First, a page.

Faction, a neologism in literature, describes text about real historical figures and actual events woven together as essential elements in an otherwise fictional story.
I learned a new writing term and a lot more at the Southern California Writers’ Conference in Newport Beach in September. I was disabused of the idea I had picked up from some online search that stated that historical novels had to be written around events at least 50 years in the past. Judy Reeves, author of four books on writing, said historical could be the 1970s and even ‘80s—thus ending my genre confusion about my own novel, Summer of Love/Summer of Pain.
But genre confusion is a common problem as we tend to be too close to our work. Over lunch I spoke with a woman who had written a true-crime story about some evil people she and her daughter had become involved with which resulted in her daughter’s death, and which the police initially insisted on calling a suicide. She said she wasn’t sure of the genre because of a spiritual angle, women’s issues, etc. “Definitely true crime,” I said. “It’s the overriding theme,” easy for an outsider to see.
My first workshop was a Read & Critique by Maralys Wills, author of 12 books, three of which won national awards. She has taught novel-writing for a quarter century. Having taken 14 long years to sell her memoir, Higher than Eagles, her latest book is titled Damn the Rejections, Full Speed Ahead, bless her heart.
A reader would read the first three pages of a manuscript while Wills made notes on a second copy and then the room was opened to discussion with Wills offering her own comments and agreeing or disagreeing with participants. The author was to remain quiet. Everyone was accorded respect.
I was the last to be critiqued. The reader only read a page and a half before Wills said, “Stop there—attitude—you can’t go wrong starting a book with attitude.” She went on to expound how the main character’s words and actions showed attitude and why it worked.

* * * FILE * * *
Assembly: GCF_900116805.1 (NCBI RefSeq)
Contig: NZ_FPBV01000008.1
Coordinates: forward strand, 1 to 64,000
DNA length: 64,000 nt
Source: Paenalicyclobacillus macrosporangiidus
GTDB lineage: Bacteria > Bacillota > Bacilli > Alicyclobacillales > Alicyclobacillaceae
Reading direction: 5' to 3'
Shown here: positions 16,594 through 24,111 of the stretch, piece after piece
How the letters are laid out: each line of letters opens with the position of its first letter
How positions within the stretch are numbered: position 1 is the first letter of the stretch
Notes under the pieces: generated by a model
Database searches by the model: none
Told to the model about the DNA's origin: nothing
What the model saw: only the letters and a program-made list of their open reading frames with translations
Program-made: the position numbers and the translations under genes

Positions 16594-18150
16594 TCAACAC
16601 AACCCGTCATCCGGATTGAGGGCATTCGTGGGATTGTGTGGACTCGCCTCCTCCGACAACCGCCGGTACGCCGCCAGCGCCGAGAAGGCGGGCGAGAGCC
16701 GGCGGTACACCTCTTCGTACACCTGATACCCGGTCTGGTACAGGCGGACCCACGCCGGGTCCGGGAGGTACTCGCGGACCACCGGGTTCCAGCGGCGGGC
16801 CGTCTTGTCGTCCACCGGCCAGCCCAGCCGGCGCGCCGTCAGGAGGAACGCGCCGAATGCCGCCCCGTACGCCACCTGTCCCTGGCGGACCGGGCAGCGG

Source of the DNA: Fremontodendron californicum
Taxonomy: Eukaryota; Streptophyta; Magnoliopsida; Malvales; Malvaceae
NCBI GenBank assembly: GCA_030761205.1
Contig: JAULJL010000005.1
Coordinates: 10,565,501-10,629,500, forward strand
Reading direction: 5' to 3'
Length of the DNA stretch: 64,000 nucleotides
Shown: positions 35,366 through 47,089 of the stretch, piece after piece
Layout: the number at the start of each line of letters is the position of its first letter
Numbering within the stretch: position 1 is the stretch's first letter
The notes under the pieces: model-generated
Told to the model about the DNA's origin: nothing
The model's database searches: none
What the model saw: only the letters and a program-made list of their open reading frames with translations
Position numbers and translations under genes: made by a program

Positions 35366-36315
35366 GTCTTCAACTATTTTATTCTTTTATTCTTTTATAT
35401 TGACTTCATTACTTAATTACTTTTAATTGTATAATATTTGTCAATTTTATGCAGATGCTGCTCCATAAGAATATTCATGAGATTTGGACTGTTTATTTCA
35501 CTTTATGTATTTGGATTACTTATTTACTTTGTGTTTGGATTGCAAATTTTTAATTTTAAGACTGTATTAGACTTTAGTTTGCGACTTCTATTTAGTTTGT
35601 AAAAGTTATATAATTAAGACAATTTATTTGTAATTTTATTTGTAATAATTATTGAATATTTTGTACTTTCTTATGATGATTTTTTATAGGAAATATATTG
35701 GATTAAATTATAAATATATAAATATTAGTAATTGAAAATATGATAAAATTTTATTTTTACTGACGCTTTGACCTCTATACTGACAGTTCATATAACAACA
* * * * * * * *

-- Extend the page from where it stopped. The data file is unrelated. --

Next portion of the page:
I was amazed. I could feel myself flushing. It was the first time anyone had read or heard a word of my 85,000-word historical (or faction) manuscript and, I confess, I was almost ready to cry. They LIKED me, they REALLY LIKED me—my writing that is. “I can go home now,” is what I said. I was thrilled. I hadn’t even thought about the passage as attitude. It was just the way the main character would have acted at that time in her journey.
I would attend another Read & Critique, called Rogue Workshops because they started at 9 p.m. and continued until everyone had their 20 minutes in which to read a portion of their manuscript and then be critiqued. I was able to read the first eight pages and they still liked me—this time with some suggestions for possible improvement which was helpful. I was thrilled to hear them laugh at a place I considered more sardonic than funny-ha-ha. It’s a great feeling to make people laugh.
I also attended workshops on the business end of writing and on networking electronically. As there were half-a-dozen workshops for every time slot, I could only hope my selections were the most suitable and informative for my particular needs.
The apex of the conference was a semi-formal dinner in the magnificent Hyatt Regency Newport Beach where the conference was held. In the lobby, I bumped into Stacey O’Brien, author of Wesley the Owl: the Remarkable Love Story of an Owl and His Girl, the New York Times best seller that I had reviewed here on Backcountry Writer. We were joined by a former high fashion model who was writing the book on an inside look into that world, and the three of us went to the dinner together.
I asked Stacey if she had found her ‘happily ever after’ since Wesley. She replied, “I took care of him for 19 years and he is taking care of me for the rest of my life.” Her book has gone global, a prime example of the amazing power and sometimes profitability of the well-written word, the well-told story. O’Brien landed her agent at one of these same conferences.